Letting your skills go out of date is a big no-no, especially since you have already done the groundwork to keep them up to date. A short refresher one month per year is often all you need.
You’re Working In A Shrinking Field
You might be amazing at what you do, but if you work in a shrinking field, then your career will always feel like an uphill struggle. You can be the most talented person in the world. But if new technology is gutting your field, then you won’t have the same opportunities as those who choose to get into fast-growing sectors.
Your best bet here is to think strategically about how you can use the skills that you have to make a name for yourself in another sector. Fast-growing areas right now include the trades, network IT, anything to do with big data and machine learning, and healthcare. Shrinking fields include traditional media, some manufacturing jobs, and consumer-facing service industries.
You’ve Become Too Comfortable
Most jobs are challenging to start. But then, over time, you get used to them. Eventually, they become second nature, and you enter into a period of mastery where you can do them with your eyes closed.
Some people relish reaching this stage. It is an opportunity to put their wage on auto-pilot and focus on other things in life. But for others, it can be too cushy, preventing them from branching out and reaching their full potential.
As a basic principle, human beings need resistance to thrive. Having a holiday now and then is an excellent idea, but it is in struggles where most of us find our meaning. When your career stagnates, therefore, you can feel like you’re not using your energy to its maximum extent. And that is something that can cause great consternation in you.
It is also worth noting that your activities outside of work can open up new career opportunities. There are countless examples of artists and musicians in dull careers who developed their talents outside work and then used them to create new streams of income. Thus, the possibilities are remarkable.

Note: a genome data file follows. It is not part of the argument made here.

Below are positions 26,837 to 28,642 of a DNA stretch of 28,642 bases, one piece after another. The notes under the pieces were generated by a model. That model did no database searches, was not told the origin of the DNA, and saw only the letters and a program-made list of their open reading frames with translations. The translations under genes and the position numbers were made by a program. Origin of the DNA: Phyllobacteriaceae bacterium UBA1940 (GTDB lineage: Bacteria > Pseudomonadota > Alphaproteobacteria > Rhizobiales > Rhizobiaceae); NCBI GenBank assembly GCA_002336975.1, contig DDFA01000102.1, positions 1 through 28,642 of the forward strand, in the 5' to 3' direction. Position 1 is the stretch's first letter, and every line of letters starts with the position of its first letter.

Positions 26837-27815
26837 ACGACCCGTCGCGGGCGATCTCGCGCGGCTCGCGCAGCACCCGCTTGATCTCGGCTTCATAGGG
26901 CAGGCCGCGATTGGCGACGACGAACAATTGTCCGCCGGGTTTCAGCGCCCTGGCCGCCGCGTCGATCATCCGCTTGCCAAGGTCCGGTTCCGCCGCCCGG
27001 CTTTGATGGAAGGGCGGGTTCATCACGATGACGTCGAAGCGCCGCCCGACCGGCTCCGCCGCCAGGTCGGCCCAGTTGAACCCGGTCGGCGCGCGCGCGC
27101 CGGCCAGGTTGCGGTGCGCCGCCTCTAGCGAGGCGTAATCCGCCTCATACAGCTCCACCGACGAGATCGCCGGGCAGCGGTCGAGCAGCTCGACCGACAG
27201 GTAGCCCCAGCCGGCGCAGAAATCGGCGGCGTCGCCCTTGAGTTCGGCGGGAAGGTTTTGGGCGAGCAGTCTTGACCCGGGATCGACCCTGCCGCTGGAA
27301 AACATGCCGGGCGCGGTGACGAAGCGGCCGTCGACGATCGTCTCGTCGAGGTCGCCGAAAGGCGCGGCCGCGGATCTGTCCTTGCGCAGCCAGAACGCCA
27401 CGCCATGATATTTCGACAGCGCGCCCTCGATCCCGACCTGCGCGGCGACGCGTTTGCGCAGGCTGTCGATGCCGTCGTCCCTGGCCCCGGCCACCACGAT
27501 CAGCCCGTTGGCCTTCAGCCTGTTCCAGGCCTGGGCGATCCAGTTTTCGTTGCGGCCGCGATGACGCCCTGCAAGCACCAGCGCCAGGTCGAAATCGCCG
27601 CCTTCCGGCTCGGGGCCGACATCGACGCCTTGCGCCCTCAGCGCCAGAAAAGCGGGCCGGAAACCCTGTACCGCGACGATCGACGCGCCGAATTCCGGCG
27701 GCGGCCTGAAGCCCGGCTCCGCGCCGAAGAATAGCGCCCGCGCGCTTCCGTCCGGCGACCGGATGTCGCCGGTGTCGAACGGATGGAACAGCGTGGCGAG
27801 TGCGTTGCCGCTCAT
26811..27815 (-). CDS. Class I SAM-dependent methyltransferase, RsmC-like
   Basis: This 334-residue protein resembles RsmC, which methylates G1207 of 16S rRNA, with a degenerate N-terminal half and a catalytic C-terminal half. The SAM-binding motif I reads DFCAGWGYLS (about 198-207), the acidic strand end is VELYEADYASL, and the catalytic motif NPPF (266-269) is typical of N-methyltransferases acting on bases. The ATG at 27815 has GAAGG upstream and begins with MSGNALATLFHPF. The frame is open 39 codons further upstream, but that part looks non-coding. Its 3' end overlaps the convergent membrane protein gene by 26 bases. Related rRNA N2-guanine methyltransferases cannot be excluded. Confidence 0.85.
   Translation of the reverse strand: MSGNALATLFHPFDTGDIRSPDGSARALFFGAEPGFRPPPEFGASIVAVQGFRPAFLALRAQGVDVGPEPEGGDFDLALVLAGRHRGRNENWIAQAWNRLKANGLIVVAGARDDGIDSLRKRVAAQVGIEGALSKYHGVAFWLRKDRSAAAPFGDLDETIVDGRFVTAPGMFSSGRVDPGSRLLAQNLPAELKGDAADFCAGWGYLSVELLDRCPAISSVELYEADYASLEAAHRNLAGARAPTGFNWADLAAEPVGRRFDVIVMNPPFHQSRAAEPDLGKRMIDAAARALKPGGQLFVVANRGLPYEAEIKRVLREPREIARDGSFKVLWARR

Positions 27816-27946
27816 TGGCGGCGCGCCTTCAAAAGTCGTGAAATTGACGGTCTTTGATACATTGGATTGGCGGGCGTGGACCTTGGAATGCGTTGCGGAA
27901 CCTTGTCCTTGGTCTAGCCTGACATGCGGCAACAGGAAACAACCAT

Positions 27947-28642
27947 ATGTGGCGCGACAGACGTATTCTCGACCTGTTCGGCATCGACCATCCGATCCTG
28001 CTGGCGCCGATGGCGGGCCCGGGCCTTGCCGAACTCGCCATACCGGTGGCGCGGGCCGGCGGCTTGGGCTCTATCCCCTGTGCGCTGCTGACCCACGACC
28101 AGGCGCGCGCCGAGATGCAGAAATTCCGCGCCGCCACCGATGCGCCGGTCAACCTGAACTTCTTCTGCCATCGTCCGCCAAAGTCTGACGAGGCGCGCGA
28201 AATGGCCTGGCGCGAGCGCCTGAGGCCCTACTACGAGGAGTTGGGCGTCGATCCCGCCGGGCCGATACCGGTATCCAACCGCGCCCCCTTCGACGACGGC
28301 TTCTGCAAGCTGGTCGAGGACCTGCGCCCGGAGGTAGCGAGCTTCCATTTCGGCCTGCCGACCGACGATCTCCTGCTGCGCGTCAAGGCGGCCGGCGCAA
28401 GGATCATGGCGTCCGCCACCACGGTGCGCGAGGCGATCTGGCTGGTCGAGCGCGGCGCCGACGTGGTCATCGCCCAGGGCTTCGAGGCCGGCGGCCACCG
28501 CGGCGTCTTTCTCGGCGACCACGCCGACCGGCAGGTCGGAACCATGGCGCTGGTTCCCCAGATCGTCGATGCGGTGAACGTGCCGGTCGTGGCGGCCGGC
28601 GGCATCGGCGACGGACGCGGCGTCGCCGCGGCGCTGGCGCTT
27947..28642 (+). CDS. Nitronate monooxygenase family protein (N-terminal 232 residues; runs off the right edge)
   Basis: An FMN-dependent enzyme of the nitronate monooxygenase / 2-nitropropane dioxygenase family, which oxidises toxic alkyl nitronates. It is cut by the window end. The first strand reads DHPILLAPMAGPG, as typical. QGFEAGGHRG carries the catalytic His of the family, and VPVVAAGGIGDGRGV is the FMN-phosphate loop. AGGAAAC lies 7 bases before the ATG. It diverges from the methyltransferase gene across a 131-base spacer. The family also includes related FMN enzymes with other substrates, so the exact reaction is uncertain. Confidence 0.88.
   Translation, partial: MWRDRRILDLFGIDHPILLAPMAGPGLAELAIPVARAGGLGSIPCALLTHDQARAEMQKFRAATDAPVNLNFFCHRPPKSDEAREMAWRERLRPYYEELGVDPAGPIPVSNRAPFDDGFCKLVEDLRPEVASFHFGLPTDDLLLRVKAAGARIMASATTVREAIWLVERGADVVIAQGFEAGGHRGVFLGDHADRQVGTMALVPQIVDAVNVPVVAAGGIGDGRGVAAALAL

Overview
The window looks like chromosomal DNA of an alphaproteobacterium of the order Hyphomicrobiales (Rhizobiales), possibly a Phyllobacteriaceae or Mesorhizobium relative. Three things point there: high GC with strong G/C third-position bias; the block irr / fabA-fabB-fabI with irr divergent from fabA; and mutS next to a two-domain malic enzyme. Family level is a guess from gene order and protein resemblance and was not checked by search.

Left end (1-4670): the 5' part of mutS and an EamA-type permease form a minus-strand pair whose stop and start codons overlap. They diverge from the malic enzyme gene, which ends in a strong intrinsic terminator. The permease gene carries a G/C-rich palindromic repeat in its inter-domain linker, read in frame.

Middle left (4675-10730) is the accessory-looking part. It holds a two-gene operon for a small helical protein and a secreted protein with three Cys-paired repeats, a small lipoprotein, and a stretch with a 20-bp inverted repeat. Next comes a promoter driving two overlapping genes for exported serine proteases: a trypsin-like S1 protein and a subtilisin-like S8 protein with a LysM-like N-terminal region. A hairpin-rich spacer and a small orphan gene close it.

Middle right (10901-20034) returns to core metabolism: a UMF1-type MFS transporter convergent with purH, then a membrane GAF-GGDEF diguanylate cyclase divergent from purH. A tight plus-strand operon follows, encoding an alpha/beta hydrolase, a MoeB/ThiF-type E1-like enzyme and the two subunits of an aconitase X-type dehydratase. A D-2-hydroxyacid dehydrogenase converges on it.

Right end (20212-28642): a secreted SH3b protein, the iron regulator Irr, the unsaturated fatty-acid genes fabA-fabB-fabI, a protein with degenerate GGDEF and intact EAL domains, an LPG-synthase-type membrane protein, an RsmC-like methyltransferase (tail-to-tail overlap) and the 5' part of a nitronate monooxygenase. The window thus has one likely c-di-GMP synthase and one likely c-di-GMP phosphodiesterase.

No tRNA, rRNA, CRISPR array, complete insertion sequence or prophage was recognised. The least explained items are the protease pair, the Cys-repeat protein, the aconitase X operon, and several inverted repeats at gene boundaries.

You Took A Job Role, But You Didn’t Fully Understand What It Would Entail
People tend to choose jobs based on superficial characteristics, like the required education and how much they pay. But in the end, it is the fit that matters most. How do you enjoy the day-to-day reality of your work?
Some people find that they actually quite like doing work that they never imagined doing while they were studying. Others come to discover that the roles that they thought were perfect for them are anything but.
People, therefore, can often feel like they’re stuck in a rut when their careers don’t match their expectations. They had a specific idea in their heads for what it would be like, but when it never comes to fruition, it can be disconcerting.
The good news is that there are ways to avoid this. One of the first things to do is keep your eyes peeled during the interview process. You want to carefully observe the culture and see if it is an environment in which you can imagine yourself working. If you notice any red flags, reconsider your options.
It’s also worth considering the themes, values, and missions of the company for which you work. Those tend to play heavily into how people interact with each other in the workplace. You can have some hyper-liberal cultures in which you feel as though you’re always treading on eggshells. And you can have hierarchical companies that seem to emphasize unearned authority. Both of those could be toxic environments for you and put your career on hold.